Béla Kodoba and his brother, Márton "Marci" Kodoba, are hereditary musicians. Or, as it is observed, "the ones who could best satisfy the demands of the residents of neighboring villages who knew everybody's favorite songs." Béla switches from hegedű (fiddie) to kontra (viola) at one point to rejuvenate the drive and dynamic. (One story I heard was that, like a sly twist from Hungarian novelist Gyula Krúdy on Tom Waits's "The Piano Has Been Drinking (Not Me)," it was the hegedű that had over-indulged.) This is real life ... not sanitized or cleaned up music: off-key, out-of-tune notes happen and the band plays on. And when a new dancer hits the floor, as occurs in the korcsos section of the 'conga line' of interconnected dances, as they are about to finish, they redouble and strike up again. Like carriers of a bygone tradition, we sway out of the party... gatecrashers who never learned the names of the newly weds but clutching a trophy bottle of palinka. To generalize, I relate to music best when I understand it on both a musical and lyrical level. But the Magyar (Hungarian) language renders me helpless. There is so little that is straightforward about Magyar culture or the language. Almost certainly, there is no Magyar word for 'homogeneous' in any recognizable, let alone pronounceable, form. For outsiders, Hungarian comes without any linguistic support system. Visitors will strain to discernany word that sounds remotely Latin (once the country's language of culture, commerce and officialdom), German, Turkish, Czech or English. With its "gy" consonant and vowels with "flying umlauts" (a softer umlaut, since you ask), the uniqueness of the Magyar language holds the key to understanding Hungary's music, with its inherent rhythmicality and emotionality. Knowing that, with Magyar, the stress falls on the first syllable of a word, everything starts to fali into place. Homogeneityis, likewise, far from the first word to hit the lips when describing Hungary's music. The culture is rippled with Hungarian, Roma (Gypsy) and Jewish musical influences. Some of these traditions overlap. Many retain their localized tastes, much like regional apple varieties in an age of bland, generic supermarket apple shelf-fillers. Hungary's famed táncház (dance-house) scene is flourishing. To see three generations dancing together in a Budapest hall to a live band is enormously re-affirming for anyone believing hard in the folk condition. Makes one proud. Most evenings in Budapest there is at least one major táncház date going on. When I hear Hungarian music in Budapest, I take my imaginary companions with me (in my mind: Hank Bradley, Mike Seeger or Jody Stecher), so I cannudge Them. Hungarian music is not quite the unknown quantity it might seem. Names like composer-musicologists Béla Bartók and Zoltán Kodály (pronounced "KO-dai") and such contemporary musicians as Márta Sebestyén and Muzsikás ("MYU-ze-kash") have become part of a populist musical palate. (Most Angiophone stabs at pronunciation will be fairly accurate. Some like Kodály, depend on knowing that some consonant sounds come in pairs, like "gy.") We talk about Hungarian rhapsody this or csárdás that, evoking Brahms and Liszt. We forget the sheer penetration of those dance rhythms, how London debutantes whiled away the hours learning how to dance the 'czardas' -"a Hungarian folk dance" -100 years ago when it was the dance craze of 1911, as Vorzanger's Austro-Hungarian ensemble discovered. Film composers György Ligeti (2001: A Space Odyssey), Miklós Rózsa (Ben Hur) and their movie kind have infiltrated our everyday in other ways, though their works are a different kettle of pike-perch for another Hungarian day. What sets Hungarian folk music aside from all other music is the Magyar language. It reflects the origins of the Magyars as a confederacy of Eurasian tribes that during the ninth and tenth centuries CE crossed the Carpathians and settled in the Carpathian Basin, to be whipped into unity by Árpád, the father of Hungarian nationhood. His house became the ruling dynasty and saw in Christianization after the coronation of Stephen 1 in 1000. Over the next millennium, Hungary swelled and contracted, repulsed incursions, was occupied and ceded territory. German Christians and Magyar tribes, Mongols and Turks, Austro-Hungarian and Hungary's Nazi-era nationalism have contorted the country into the shape it is today. While Makám's 2003 release, Anzix, an Austro-Hungarian corruption of Ansichtskarten (literally 'postcards' but here idiomatically 'postcards from the front'), touches on the entrapment of the Hungarian army on the River Don in 1944 in a human rather than nationalistic way. Off the beaten Budapest track in flea-market or patriotic shop, it is as genuinely shocking to stumble upon the unapologetic, militaristic nostalgia from the fascist era as it used to be in Berlin immediately after the Fall of the Wall. Hungary laments the loss of the old boundaries, but the blurring of those boundaries is what makes today's Hungary so vibrant. Hungarian music reflects that history and, most of all, it reflects the Magyar language's speech patterns and cadences. As the classical violinist Györy Pauk, who himself learned from Bartók's violin pupil and Bartók arranger Ede Zathureczky, put it in a 2006 interview in The Strad, "I learnt the unique nature of Bartók's music, the importance of his rhythm and the precision of his phrasing. Accents should always be on the first beat of the bar, just as the Hungarian language accents the first syllable of a word." No matter how many words the language has borrowed, it is a language unlike any other. Despite what philologists' best knitting circles mouth, it brings out the taxonomy hives in linguists. Magyar is one of the Uralic - as in the Urals mountain range - or Ugric family of languages. The Ugric family of languages is classified as part of the bigger Finno-Uralic language family, which includes not only Finnish but also Russia's Nenets and Mari (Cherimis) languages. Kodály, in his Folk Music of Hungary, made connections, both philological and musicological, with Finnish folk music collectors, writing, "The Finns are the only related people to have made rich musical collections." (He made musical connections between Hungarian and Mari folk tunes too.) To turn talk to such a loftily high brow subject matter as the linguistic connections between Finnish and Hungarian folk music with members of the Hungarian intelligentsia is to discover that Hungarians and Finns enjoy a common joke about their languages' mutual incomprehensibility. Never the twain shall meet. "Linguistics and archaeology," wrote Kodály, "have already shed considerable light on the origin of the Hungarians. They can be traced back to their beginnings; but neither they nor any of the peoples with whom they carne into contact from the fifth to the fifteenth century have left us a ingle contemporary musical document. The development of Hungarian music, however, cannot have been different from that of the language or of the people. Wherever the people went, and at whatever pace they developed, music went with them. Whatever influenced the language was capable of influencing the musicas well." In other words, when scholars cannot establish the roots, the people just get on with it. The greatest thing about Hungarian music is the opportunities it bestows to enjoy the music on a sensuous, intuitive, non-intellectual level. Márta Sebestyén, Hungary's best-known female voice, is in disputably one of Europe's most gifted, most magisterial voices. Yet, listening to Beáta Palya, Szilvia Bognár, Nóri Kovács, Irén Lovász, Erika Marozsán and Ági Szalóki launches a raft of new female possibilities. These are musicians as fluent in traditional Hungarian music as they are in boundary-crossing music. Sebestyén, it must be said, becomes even more an inspiration in the continuum of Hungarian music after listening to these voices. Like her, these singers slip between the interstices of genre discipline. It is no coincidence that so many of them have been featured vocalists in Makám, Zoltán Krulik's long-lived genre-crossing ensemble, originally founded in Budapest in 1984. It is also no coincidence that Szilvia Bognár, one of the great vocalists of our age, lists her occupation as "Népdal énekes" ( Folksinger ) on her hand-made business cards. Chances are, airport aside, the first stop most people flying into Hungary will see will be not be a wedding bash but the capital. Whether heading off to the Sziget Festival or heading out to other parts of Hungary, Budapest is the hub, the touchstone, the magnet that draws. Go to Budapest, spring, summer, autumn or winter, and you will find no more daringly traditional music than in any European capital in my experience. I've only been doing this for six decades, so what do I know? Two Useful Expressions: "Nem beszélek magyarul" -"I don't speak Hungarian" "Beszélsz anolul?" -"Do you speak English?"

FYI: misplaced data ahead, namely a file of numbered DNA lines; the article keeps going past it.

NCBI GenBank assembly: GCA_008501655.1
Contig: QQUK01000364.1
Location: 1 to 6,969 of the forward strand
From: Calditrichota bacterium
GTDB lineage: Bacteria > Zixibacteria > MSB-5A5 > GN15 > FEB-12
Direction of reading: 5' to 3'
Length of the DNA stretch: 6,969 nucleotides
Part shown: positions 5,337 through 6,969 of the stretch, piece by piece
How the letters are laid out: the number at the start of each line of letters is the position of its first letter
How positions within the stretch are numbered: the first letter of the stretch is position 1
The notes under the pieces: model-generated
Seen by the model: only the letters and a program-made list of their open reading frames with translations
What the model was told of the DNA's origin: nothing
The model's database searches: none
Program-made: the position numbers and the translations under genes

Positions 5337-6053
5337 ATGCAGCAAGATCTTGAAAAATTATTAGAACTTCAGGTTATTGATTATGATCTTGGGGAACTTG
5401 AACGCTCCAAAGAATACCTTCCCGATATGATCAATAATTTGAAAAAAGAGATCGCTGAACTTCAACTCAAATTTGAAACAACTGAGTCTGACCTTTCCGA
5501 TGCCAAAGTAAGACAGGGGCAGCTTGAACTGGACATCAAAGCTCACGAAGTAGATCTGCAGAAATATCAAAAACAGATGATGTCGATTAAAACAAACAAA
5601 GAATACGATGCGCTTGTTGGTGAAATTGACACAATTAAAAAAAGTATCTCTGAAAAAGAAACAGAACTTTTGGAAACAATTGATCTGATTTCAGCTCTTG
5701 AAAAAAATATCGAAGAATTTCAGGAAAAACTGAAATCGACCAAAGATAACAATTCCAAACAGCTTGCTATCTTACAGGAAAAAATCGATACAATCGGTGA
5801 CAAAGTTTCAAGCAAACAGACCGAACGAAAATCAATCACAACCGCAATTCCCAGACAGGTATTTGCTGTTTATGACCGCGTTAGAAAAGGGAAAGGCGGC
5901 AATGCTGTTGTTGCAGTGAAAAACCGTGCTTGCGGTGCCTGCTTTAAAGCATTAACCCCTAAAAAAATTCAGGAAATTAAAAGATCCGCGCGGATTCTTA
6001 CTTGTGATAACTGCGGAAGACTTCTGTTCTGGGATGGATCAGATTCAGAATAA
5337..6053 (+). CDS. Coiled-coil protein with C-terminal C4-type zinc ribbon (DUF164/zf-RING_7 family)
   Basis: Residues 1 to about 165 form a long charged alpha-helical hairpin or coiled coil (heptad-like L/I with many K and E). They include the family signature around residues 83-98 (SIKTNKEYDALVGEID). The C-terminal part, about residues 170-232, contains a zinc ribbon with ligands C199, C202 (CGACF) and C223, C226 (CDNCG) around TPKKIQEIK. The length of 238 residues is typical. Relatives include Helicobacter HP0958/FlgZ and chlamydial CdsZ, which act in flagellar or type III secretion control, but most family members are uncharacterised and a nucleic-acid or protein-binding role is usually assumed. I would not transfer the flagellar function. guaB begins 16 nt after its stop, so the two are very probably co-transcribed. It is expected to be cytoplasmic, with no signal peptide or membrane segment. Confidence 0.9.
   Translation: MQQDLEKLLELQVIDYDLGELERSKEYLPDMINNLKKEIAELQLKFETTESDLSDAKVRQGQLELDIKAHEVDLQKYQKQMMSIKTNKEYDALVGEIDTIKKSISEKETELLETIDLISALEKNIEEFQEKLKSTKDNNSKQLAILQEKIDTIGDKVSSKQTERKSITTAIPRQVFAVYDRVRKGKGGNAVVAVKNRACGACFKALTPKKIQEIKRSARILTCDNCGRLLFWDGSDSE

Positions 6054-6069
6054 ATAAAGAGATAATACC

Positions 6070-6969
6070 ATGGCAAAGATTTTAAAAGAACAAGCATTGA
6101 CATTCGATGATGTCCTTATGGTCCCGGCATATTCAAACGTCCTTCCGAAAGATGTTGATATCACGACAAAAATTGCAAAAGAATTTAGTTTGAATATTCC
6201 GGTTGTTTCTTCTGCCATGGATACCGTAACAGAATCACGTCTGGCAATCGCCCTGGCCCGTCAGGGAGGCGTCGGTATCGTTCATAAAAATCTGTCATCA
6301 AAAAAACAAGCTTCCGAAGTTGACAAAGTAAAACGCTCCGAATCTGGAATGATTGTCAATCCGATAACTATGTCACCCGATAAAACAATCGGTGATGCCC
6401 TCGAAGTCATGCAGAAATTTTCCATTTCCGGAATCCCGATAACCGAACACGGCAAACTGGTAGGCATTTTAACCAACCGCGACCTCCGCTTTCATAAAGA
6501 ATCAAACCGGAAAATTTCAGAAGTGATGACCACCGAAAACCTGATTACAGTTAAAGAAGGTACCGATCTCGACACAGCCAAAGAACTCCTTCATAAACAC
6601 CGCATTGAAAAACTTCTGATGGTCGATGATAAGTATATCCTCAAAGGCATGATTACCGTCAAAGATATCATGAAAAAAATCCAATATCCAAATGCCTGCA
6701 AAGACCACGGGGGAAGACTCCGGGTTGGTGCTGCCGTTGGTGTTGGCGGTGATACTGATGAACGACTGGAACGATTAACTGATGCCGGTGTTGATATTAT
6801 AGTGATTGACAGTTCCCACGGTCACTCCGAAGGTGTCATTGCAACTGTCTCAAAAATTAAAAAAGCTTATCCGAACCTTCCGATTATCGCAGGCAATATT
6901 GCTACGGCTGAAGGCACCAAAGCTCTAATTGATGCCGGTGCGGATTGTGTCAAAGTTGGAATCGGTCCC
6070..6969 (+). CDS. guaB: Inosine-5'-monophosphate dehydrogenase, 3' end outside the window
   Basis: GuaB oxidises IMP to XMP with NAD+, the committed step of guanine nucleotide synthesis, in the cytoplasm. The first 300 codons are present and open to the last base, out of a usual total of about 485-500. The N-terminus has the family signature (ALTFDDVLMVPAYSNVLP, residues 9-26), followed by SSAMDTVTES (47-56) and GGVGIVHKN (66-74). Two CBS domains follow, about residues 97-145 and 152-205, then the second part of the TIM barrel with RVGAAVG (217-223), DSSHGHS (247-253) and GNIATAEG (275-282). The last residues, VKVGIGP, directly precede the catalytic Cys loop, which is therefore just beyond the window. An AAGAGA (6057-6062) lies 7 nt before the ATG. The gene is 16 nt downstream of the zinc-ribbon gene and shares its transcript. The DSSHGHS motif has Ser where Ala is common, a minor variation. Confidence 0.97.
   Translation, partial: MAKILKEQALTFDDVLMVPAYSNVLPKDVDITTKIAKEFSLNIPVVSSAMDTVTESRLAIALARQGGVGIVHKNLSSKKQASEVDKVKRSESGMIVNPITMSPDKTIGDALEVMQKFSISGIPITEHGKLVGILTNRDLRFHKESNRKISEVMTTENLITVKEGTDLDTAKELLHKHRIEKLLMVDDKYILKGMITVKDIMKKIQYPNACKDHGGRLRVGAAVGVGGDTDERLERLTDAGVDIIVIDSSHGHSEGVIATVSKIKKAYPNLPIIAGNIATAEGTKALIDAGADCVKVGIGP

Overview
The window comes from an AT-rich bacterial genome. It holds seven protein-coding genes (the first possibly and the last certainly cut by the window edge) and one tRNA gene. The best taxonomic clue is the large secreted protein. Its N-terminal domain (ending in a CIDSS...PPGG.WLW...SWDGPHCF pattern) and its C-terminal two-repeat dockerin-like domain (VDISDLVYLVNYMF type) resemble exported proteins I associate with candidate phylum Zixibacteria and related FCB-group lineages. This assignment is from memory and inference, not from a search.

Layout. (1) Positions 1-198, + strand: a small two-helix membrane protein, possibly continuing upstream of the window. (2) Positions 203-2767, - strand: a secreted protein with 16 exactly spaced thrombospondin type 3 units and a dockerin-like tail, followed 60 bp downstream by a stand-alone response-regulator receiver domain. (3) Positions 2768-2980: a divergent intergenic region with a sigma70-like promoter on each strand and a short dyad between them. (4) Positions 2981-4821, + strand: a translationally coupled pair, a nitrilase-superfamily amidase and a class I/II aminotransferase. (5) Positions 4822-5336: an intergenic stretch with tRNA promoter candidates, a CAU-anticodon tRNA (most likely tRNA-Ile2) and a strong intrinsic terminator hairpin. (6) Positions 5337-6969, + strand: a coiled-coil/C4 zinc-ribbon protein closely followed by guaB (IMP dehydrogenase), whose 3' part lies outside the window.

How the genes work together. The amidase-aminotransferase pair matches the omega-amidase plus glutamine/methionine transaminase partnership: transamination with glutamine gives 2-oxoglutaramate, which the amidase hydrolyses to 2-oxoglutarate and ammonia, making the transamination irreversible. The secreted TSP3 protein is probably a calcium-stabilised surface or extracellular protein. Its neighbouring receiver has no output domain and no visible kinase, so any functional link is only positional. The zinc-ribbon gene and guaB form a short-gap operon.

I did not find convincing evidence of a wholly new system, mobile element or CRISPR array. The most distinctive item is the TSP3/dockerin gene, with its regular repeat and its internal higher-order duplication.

WHERE TO START LISTENING - 12 HUNGARIAN MUSICAL EXPERIENCES